The PQ Pop-up App is also available as a browser extension for Google Chrome (an extension for Edge is in the works). With the browser extension installed, students can use the PQ App on popular sites including:
…and millions of others.
Read it to Me
Select pages within the library have speaker buttons that, when clicked or touched, will result in a section of the page being read out-loud. The system highlights each word as it is read. Authors can select among the following different modes of highlighting:
Green | Blue | Orange | Black | PQ | Overlay
Authors can set, and learners can change, the reading speed:
Normal | Faster |Slower|Very Slow|Slowest speed
Learners have control of the reader’s voice via the Help and Settings Menu.
(Click above right to change voice, then click the speaker buttons below the faces)
Authors can designate any name or word in their story and make it easily replaceable with a learner’s name, or any word the learner or teacher chooses. The replaced name or word also replaces any occurence of the designated name or word in all images. (Click above right and enter a name in the “replace word” field, then click the image to the right and notice the sentence below).
Sherry’s mother saw Sherry walking home to Sherry’s house and said, “Sherry, please come straight home”.
Stop and Learn Words
Stop and Learn Words are used to prompt the process of learning the PQs that reduce letter-sound confusion. Within sections of ‘Read it for Me’ text, authors can designate ‘Stop and Learn Words’ that will pause the automated reading of text and force the learner to click on the word and use the PQ Pop-up to sound it out.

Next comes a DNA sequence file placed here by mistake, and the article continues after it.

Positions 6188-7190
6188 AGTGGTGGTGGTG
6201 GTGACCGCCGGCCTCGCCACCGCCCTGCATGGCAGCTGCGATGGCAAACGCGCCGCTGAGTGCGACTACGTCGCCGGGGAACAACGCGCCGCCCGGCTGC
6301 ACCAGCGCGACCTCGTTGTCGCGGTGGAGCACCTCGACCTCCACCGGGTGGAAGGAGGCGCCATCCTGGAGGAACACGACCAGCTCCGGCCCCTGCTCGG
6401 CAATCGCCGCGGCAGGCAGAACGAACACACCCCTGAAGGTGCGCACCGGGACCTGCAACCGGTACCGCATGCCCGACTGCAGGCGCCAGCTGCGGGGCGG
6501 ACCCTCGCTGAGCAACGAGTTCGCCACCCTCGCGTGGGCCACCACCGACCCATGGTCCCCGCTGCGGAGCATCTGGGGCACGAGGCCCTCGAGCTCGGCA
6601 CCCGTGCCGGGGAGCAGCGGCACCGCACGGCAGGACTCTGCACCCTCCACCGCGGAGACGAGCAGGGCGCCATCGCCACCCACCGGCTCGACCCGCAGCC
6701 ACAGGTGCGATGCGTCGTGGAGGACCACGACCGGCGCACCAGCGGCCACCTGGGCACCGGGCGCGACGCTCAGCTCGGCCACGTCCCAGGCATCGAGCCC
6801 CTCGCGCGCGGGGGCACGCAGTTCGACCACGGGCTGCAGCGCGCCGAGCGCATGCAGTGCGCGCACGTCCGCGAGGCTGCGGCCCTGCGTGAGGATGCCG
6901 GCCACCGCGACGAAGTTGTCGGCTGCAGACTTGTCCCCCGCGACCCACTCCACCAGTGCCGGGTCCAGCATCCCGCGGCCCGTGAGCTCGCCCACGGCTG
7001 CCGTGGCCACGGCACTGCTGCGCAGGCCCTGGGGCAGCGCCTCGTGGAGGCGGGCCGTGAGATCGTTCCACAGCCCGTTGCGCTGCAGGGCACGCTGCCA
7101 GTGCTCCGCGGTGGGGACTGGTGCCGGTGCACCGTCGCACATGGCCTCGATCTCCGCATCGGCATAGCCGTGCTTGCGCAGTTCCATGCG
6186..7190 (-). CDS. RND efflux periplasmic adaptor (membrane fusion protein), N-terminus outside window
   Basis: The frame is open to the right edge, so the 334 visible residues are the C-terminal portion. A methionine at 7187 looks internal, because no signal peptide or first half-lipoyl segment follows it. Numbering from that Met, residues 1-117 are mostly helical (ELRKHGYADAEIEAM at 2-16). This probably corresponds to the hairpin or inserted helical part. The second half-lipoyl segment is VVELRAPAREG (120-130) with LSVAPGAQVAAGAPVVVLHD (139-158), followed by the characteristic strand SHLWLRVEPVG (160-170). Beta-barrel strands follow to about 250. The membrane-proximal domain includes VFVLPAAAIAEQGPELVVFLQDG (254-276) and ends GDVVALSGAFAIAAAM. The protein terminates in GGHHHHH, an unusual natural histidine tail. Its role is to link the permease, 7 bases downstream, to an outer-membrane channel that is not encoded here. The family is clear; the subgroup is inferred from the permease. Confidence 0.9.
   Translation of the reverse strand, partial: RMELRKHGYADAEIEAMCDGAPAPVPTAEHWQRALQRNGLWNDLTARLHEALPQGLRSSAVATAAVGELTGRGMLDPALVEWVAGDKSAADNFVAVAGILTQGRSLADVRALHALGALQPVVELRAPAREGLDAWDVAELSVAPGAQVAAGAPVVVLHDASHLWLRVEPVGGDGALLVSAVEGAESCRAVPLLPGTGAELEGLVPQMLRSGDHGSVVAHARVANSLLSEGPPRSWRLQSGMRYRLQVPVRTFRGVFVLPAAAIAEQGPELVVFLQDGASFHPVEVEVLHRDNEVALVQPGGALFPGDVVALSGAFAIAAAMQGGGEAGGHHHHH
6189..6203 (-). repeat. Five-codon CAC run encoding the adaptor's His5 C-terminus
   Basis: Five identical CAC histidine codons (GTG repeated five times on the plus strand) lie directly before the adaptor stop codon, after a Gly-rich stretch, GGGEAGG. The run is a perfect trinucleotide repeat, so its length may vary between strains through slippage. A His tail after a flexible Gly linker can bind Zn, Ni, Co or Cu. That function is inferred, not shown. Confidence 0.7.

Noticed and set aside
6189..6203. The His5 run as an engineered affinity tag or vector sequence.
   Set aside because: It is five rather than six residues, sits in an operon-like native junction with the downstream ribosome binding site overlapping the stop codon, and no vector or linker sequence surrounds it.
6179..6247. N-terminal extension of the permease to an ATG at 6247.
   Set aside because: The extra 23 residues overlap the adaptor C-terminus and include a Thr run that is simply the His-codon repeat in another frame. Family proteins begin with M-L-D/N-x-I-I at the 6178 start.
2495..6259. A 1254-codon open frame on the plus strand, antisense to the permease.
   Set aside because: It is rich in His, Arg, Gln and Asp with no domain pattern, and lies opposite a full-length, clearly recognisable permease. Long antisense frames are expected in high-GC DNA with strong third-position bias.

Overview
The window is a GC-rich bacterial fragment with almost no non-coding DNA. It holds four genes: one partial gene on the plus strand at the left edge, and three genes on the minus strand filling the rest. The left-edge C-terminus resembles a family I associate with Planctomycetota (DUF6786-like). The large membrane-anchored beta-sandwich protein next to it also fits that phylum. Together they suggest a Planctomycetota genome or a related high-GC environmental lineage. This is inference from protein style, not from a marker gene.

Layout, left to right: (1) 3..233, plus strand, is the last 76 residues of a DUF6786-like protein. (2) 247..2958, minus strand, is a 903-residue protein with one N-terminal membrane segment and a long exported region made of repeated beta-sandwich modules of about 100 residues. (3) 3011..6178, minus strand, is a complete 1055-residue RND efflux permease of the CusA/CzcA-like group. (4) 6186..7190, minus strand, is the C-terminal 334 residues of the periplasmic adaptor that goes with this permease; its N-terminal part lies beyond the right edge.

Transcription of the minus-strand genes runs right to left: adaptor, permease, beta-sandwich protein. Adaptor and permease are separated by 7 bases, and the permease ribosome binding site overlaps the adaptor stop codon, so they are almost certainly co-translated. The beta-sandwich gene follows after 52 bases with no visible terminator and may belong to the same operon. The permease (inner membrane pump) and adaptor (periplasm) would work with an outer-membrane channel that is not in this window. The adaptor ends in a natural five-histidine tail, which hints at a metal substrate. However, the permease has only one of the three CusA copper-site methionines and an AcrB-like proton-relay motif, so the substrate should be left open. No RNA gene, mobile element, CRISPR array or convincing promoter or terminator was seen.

For example, stopping on the word bowl, focuses the learner’s attention to both letter-name and silent PQs.
Similarly, words can be used to isolate and focus on the English letter-sound relationships that are most problematic to beginning and struggling readers:
Words like, banana, teach the, ‘uh’, or, schwa, sound.
Words like, dog, teach drawn out exception sounds.
Words like, arrow, berry, and, chair, teach the, ‘air’, sound.
Words like, blue, badges, book, and, boots, teach exception sounds.
Words like, cough, change, phone, and, action, teach group sounds.
PQ Hints – located to the right of each paragraph or section of text that includes ‘Stop and Learn Words’, is the icon/button for PQ Hints. Clicking the button will result in audible instructions for learning the PQs focused on, in the ‘Stop and Learn Words’ contained in that paragraph or section. Click on the PQ Hint button for an example.
Read it to Me for Flow
Select pages within the library have speaker buttons at the end of passages that, when clicked or touched, will result in that section of the page being read out-loud. Like ‘Read it for Me’, the highlighting can be varied by the author, and the speed and voice can be set by the author, and changed by the learner. ‘Read it to Me for Flow’ can be used as a comprehension safety net for the reader’s own reading (used after the reader has read the passage).
Note: when ‘Read it to Me for Flow’ is added to a “Read it to Me” passage, automated reading doesn’t stop on ‘Stop and Learn’ Words. Click this button for demo:
PQ Quizzes provide playful ways for learners to interactively reinforce their learning of PQs, and how they can be used to reduce or eliminate letter-sound confusion. They can be embedded inside stories or episodes and configured to exercise the learner in listening to the sounds within words (phonemic awareness), and how they relate to spelling patterns. For example:
PQ Quizzes can also be used without playing the sound of the words to exercise learners’ facility with recognizing PQs. For example:
multiple: Letter Name
look: Letter Name
look: Letter Name
look: Letter Name
look: Letter Name
look: Letter Name